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I Forge Iron

Phil K.

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About Phil K.

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    Member

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  • Gender
    Male
  • Location
    Northern Ohio
  • Interests
    Fishing, metalworking, woodworking

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  1. I got some Magnesium Oxide bricks from the same guy, they looked like big chunks of chalk. They worked fine and I'm using them around the shop.
  2. The problem I've had with K23 bricks is that I bought some older bricks that had sat around for a while. They had been in a damp area so I dried them and built a small furnace. When I got up to heat for a bronze pour, they just crumbled. Now I've gone to some good castable refractory with ceramic wool for insulation. I picked the wool up at an old foundry that had closed. I would much rather work with Kaowool.
  3. Lots of other old wrecks that are much more accessible. I was able to get some wrought bolts from an old steam engine after a rebuild. I haven't tried it yet. Going to make a tomahawk with an old file for the edge. I'm a certified diver but haven't done it for years. Also, trained in underwater welding/cutting and salvage. Again that was too many years ago.
  4. Sorry Gadget, I did miss that. I have some pictures of my son trying to help me. I usually had to get on him about his shoes.
  5. All this about Silicosis and unnecessary flash arrestors and nothing about his PPE? He has some good PPE but it still casting with a T-shirt, short pants and canvas shoes. He should have at least blue jeans and leather shoes, along with some type of arm covering.
  6. Wow, missed this thread. I'm reading as fast as I can. Were there any STL's posted? I would like to try some tinkering as well.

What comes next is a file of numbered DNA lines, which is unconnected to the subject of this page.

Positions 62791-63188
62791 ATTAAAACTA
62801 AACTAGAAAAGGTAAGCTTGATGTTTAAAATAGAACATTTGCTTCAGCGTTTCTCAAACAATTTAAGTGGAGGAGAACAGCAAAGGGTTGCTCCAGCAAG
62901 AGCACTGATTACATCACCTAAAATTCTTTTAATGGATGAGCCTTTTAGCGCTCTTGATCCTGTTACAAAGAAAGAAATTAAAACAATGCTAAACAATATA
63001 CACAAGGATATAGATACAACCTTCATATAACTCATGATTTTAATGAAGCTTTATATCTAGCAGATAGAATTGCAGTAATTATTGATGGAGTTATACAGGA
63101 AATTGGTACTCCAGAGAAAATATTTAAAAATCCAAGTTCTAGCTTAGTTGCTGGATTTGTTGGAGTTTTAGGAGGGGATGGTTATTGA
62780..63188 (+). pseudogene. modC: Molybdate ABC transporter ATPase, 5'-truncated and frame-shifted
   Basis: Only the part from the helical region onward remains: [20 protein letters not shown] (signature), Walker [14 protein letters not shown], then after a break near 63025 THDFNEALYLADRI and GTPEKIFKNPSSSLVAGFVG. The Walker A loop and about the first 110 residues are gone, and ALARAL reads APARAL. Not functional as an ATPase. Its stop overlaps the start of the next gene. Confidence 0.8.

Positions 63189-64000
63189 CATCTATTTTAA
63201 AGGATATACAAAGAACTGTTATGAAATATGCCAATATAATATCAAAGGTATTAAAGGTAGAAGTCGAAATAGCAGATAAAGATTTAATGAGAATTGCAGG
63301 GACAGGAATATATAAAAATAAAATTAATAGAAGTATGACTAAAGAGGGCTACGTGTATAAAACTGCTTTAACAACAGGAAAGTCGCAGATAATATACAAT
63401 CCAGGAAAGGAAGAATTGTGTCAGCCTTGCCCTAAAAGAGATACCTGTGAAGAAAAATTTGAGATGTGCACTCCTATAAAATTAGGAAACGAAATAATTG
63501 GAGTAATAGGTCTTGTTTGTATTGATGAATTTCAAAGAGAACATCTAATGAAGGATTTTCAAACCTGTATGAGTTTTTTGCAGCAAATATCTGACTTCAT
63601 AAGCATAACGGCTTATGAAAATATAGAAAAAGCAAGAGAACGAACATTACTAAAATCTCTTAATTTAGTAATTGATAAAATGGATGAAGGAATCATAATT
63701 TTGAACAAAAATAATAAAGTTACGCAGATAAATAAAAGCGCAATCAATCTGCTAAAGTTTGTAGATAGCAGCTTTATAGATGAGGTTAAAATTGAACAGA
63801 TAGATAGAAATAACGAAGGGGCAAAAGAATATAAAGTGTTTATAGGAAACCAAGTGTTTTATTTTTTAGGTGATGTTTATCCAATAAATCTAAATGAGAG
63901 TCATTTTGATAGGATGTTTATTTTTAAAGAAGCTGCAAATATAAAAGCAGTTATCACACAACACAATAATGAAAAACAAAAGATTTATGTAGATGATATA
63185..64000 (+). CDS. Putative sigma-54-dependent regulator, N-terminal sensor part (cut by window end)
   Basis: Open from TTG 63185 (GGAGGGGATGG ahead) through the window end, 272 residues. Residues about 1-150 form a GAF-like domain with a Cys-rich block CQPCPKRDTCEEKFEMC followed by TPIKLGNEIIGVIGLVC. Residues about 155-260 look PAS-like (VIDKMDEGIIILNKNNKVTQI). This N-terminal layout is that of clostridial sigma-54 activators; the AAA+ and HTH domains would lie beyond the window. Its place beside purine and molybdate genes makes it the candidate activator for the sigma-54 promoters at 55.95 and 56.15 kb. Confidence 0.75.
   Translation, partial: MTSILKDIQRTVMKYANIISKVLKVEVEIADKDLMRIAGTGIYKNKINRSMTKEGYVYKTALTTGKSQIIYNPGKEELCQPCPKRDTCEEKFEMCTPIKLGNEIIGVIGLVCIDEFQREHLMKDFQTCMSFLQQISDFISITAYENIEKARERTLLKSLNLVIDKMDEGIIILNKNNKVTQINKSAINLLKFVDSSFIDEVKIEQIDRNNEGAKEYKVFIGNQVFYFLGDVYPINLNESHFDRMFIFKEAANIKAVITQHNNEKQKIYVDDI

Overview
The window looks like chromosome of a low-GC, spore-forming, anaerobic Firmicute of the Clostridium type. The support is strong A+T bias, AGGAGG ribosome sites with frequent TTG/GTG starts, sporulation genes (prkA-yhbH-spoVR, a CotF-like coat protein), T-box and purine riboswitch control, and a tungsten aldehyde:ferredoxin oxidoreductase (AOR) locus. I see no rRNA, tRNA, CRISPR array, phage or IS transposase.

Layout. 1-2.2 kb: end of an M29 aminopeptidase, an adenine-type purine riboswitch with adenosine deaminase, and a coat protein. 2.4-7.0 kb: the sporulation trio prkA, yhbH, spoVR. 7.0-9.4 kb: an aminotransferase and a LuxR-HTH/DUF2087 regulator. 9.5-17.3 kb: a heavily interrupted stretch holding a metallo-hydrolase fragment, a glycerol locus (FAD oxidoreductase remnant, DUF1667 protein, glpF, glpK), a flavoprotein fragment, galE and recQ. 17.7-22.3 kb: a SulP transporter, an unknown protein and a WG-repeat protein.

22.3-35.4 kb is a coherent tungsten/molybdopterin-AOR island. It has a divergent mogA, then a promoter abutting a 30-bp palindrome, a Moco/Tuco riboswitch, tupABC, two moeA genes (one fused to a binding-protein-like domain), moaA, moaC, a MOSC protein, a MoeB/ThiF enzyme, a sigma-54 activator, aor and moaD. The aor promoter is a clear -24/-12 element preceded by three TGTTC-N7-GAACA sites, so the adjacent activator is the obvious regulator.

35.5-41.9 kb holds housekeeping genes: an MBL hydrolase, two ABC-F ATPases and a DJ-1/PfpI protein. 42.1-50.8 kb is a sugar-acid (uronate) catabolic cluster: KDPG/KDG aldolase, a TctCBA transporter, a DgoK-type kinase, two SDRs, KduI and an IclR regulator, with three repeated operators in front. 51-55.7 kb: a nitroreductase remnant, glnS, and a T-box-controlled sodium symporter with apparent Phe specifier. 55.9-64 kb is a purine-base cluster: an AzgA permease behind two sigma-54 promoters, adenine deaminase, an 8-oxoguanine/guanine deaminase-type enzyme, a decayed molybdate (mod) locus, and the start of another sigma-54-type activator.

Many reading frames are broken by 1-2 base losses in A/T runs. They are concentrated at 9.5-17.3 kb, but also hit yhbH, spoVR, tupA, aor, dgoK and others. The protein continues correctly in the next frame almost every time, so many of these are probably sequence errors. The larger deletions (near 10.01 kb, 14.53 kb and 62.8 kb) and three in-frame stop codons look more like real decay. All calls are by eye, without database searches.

7. I've never seen rebar with the composition stamped on it. Usually grade, size and the manufacturer code. Some rebar is made at better standards than others, but without knowing all the codes it's hard to know what you have.
  8. Most Fire Brick, both hard and soft are rated for 2000F to 3000F, depending there Alumina content. They can withstand higher temps than that but won't last long. I would think the brick in the picture is cracked and will probably break apart when heated. I bought some old brick like that once, they just fell apart when I got them up to about 2000F. Frustrating after the time and effort I put into build the forge.
  9. Mine's interchangeable, I lay my propane furnace down to forge metal. Or, I stand my forge up to put in a crucible and melt metal. It was mainly built as a small furnace, about 8 pounds of Bronze. Yes, you need a good sized vent. I make mine a little larger than I think I need, then I can block it off with a fire brick if needed. Two burners may not give you double heat, especially if you only use one 20 pound propane tank. It will tend to freeze up, warm water bath helps. What do you plan to melt? Is that 1018 steel for a plinth? That would be a huge heat sink. Just use firebrick or make one from your refractory cement. You did use high temp refractory, right?
  10. Those look great. I need a power hammer. I can barely dent hot rail with my big hammer. Rail is usually .72 C, .80 Mn and little else.
  11. If you like it, that's what's important. A great learning experience.
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